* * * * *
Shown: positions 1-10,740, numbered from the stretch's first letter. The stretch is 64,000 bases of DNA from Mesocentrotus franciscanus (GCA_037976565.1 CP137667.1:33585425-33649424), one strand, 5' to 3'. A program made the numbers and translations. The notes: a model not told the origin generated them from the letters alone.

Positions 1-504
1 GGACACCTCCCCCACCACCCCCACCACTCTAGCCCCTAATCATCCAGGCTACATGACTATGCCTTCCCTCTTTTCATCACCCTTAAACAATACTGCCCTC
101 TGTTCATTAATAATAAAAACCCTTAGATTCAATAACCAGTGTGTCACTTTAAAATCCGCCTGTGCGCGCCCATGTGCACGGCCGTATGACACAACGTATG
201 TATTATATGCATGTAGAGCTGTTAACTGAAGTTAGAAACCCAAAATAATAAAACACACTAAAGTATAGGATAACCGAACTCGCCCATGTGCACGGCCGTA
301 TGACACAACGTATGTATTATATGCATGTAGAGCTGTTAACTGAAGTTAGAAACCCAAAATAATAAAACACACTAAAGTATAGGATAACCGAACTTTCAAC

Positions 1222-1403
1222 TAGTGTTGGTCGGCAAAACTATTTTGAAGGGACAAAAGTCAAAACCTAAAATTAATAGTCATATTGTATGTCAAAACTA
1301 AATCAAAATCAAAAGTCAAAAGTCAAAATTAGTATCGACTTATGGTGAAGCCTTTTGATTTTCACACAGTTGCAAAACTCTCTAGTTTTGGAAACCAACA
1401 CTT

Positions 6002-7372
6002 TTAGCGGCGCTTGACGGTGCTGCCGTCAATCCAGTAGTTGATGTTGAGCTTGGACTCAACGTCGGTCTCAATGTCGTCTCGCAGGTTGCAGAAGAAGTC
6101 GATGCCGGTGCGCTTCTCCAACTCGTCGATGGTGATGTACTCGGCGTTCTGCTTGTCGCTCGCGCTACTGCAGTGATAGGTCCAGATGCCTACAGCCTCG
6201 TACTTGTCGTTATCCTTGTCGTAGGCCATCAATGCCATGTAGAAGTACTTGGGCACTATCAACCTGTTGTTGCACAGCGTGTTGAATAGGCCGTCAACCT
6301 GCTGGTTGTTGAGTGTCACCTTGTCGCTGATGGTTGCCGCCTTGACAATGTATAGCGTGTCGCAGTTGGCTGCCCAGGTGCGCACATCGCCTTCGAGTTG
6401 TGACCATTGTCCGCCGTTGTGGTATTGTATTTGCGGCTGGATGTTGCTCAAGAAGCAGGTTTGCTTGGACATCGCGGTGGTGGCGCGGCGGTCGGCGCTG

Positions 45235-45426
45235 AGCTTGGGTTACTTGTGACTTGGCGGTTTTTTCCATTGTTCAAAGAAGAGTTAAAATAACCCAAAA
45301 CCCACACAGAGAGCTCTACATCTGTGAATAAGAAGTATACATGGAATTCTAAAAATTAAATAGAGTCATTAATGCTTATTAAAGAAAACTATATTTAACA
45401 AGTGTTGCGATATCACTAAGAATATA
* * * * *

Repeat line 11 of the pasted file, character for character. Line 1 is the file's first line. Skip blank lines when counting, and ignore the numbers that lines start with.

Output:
Positions 6002-7372